Colour Grading Photos: How you can create a bleach bypass look
Using colour grading techniques "borrowed" from the film industry we can use Photoshop to enhance our own photos. We have previously covered using, hue, saturation and exposure as well as simulating the time of day. This week we look at how we can achieve one of the most popular looks, popularised by Saving Private Ryan, the bleach bypass look.
I have applied this look to a shot I took of the Blue Hills Rally earlier this year. The original has had nothing done, other than minor colour correction.
To create this look we first want to increase the contrast of the image and for the sake of simplicity I will use a Brightness/Contrast adjustment layer. You are more than welcome to use what ever method you prefer. Add the adjustment layer and increase the contrast as much as you can get away with. Don't worry about clipping the highlights or shadows, we are applying a look, not colour correcting. As you can see below, I have cranked my contrast right up to 100.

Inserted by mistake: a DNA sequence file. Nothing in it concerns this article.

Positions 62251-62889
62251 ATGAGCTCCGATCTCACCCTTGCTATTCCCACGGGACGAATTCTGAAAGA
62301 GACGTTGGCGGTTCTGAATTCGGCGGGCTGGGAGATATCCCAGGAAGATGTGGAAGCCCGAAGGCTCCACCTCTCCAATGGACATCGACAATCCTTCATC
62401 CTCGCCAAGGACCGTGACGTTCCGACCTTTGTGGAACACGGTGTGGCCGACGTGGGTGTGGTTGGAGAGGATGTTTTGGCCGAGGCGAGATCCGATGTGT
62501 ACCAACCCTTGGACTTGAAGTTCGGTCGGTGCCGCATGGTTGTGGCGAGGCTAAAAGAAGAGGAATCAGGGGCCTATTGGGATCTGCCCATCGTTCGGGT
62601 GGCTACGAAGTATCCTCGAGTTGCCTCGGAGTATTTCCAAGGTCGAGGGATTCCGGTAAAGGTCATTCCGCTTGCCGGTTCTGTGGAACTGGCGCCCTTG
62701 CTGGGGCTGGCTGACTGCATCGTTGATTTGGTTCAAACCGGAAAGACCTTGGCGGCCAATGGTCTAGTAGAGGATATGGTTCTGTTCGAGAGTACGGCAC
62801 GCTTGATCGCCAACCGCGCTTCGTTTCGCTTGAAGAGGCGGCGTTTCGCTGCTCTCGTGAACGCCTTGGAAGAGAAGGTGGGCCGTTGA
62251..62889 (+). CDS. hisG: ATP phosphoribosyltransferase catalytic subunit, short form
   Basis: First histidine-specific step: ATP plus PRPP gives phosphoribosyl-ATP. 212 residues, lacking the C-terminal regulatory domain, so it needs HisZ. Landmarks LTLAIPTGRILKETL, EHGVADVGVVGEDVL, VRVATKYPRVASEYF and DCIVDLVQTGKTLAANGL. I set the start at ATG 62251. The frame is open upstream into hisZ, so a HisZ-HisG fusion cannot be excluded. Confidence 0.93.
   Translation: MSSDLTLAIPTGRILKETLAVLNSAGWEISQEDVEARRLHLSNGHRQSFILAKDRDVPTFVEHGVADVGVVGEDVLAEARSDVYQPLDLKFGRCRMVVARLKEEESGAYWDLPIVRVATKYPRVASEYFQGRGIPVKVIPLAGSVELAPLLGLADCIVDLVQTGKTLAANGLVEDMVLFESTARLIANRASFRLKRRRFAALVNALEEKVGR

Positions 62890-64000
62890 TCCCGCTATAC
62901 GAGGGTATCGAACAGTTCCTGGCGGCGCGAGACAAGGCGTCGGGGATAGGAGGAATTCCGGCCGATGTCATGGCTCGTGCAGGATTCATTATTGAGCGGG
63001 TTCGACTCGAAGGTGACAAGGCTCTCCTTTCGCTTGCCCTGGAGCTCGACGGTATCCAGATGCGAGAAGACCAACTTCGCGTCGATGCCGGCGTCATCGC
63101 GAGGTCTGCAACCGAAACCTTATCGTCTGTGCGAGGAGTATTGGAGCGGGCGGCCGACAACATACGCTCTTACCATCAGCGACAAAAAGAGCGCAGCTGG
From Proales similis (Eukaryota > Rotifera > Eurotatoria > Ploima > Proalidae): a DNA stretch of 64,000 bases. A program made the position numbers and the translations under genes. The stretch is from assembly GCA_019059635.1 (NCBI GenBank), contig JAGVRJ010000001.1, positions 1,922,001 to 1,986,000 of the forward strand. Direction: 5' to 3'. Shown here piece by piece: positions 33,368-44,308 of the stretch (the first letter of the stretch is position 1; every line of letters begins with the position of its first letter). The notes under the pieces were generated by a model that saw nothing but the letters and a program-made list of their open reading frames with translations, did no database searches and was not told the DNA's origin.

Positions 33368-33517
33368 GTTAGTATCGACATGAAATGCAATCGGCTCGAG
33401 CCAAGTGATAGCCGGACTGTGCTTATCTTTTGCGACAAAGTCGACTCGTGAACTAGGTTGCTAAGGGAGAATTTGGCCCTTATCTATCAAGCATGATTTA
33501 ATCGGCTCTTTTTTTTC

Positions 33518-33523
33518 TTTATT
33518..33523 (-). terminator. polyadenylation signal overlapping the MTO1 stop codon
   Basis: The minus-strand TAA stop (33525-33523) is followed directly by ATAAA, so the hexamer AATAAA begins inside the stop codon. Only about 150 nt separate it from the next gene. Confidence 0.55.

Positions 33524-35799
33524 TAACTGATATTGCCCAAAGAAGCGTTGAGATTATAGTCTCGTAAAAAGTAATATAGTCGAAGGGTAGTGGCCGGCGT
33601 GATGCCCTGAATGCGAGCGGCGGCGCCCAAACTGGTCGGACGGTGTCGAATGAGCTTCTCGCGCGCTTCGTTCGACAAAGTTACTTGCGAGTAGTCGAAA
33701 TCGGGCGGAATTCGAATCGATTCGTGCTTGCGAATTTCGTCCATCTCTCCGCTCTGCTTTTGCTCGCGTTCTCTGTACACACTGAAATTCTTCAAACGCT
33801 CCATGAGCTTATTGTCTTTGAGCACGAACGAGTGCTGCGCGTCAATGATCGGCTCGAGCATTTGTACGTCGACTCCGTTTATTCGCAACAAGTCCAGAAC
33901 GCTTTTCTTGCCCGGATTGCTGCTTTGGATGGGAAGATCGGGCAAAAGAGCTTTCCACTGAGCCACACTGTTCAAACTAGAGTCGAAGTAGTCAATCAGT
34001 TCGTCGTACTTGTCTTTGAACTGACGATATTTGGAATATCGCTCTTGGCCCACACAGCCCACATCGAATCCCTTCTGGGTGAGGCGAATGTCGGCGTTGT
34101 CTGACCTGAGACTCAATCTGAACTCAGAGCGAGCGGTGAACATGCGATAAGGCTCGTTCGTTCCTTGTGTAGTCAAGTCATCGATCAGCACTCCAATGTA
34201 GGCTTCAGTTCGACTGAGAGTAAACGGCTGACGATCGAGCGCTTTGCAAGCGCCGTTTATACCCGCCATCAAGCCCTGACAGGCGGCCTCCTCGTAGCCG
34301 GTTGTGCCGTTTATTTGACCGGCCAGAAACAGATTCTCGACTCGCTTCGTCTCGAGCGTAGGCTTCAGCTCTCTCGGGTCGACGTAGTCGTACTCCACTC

The second adjustment Layer we will use is a Black & White layer. Adding this layer will make the image black and white (as the name suggests) but if we now slide back the layer opacity, we restore some of the colour to the image. In the image (top) I set the layer opacity (you can find this in the top right corner of the layers panel) to 67%. We could have used a Hue/Saturation adjustment here instead of the Black & White adjustment, but the Black & White adjustment has an advantage of the Hue/Saturation adjustment. Once you apply this effect, you can then use the colour sliders in the Adjustment Panel to increase or decrease the brightness of the different colours in the image. For example, I pushed the yellow slider to the right slightly, increasing their brightness.
As you can see with two simple adjustment layers, we can create a striking Bleach Bypass Look. Next week we will look at another popular look from the cinema.